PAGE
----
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Lancet Infect Dis. 2001 Nov;1(4):242-50.

Modern chemotherapeutic options for malaria.

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  • Department of Pharmacology and Therapeutics, and Wellcome Trust Centre for Research in Clinical Tropical Medicine, University of Liverpool, UK. peterwin@liv.ac.uk

Abstract

Unlike HIV disease or tuberculosis, both of which are also major threats to public health throughout the tropics, uncomplicated malaria of whatever species can be cheaply and rapidly cured, usually in outpatients. However, in common with both HIV and tuberculosis, control of malaria is threatened by inadequate resources and by drug resistance. Africa carries the greatest burden of malaria mortality and morbidity; by no coincidence, Africa is also the most resource-limited. The drugs for severe disease (quinine and the artemisinins) are largely unaffected by resistance so far, but the "first-line" drugs, mainly used by outpatients (eg, chloroquine and sulfadoxine-pyrimethamine), are a major cause for concern. Although effective drugs are available they are mostly too expensive for routine use. This article reviews the main drugs for malaria and outlines the therapeutic use of these drugs for uncomplicated and severe disease. The article then examines the challenges faced in the processes of changing policy, and the implementation of that policy shift.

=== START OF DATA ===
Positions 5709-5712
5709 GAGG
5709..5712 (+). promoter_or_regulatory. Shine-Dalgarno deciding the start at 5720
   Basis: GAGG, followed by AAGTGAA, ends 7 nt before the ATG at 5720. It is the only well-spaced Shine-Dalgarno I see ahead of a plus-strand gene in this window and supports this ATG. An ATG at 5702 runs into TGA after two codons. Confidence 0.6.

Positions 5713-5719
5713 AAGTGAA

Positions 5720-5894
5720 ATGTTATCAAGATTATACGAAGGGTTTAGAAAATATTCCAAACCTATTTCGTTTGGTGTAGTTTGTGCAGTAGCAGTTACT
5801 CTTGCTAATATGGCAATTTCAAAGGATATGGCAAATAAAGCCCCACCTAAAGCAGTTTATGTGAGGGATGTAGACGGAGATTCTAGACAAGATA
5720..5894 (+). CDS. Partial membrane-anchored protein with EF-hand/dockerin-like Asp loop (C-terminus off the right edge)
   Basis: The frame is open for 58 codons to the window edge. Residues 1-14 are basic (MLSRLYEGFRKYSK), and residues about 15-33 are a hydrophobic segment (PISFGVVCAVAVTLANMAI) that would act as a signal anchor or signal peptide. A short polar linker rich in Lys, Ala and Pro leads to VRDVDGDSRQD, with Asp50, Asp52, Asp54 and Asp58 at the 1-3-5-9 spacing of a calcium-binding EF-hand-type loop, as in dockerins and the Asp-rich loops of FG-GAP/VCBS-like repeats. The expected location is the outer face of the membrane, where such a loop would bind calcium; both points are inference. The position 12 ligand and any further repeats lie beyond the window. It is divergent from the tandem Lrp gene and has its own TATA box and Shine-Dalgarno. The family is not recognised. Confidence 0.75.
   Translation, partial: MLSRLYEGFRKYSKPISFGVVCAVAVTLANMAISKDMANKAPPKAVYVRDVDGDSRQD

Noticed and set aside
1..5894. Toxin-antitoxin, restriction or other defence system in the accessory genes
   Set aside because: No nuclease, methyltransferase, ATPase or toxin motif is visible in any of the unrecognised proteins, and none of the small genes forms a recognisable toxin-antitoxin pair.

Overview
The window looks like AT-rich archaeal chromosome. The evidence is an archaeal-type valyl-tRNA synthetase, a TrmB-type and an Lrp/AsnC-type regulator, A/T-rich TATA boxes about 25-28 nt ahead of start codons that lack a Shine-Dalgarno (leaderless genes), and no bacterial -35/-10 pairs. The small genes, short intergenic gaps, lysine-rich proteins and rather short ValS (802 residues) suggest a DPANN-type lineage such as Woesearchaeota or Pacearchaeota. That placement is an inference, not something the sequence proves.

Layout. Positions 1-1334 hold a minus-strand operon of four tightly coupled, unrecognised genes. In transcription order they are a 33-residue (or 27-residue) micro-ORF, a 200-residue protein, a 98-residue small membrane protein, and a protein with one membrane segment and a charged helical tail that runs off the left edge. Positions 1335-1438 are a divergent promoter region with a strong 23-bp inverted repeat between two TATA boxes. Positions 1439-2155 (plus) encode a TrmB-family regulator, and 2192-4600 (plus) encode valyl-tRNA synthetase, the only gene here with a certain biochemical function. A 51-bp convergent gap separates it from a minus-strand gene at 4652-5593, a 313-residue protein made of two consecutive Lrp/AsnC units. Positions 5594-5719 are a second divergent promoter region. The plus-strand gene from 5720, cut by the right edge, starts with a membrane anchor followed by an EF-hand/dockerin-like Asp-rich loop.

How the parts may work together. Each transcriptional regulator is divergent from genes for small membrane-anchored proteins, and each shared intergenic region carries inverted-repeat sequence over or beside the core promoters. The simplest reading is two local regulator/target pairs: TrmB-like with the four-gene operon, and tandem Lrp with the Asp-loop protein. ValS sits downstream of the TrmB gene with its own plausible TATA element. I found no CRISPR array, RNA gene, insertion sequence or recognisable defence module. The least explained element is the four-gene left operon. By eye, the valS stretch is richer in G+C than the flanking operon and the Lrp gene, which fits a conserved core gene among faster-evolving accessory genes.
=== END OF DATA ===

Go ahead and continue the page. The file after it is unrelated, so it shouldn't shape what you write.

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PMID:
11871511
[PubMed - indexed for MEDLINE]
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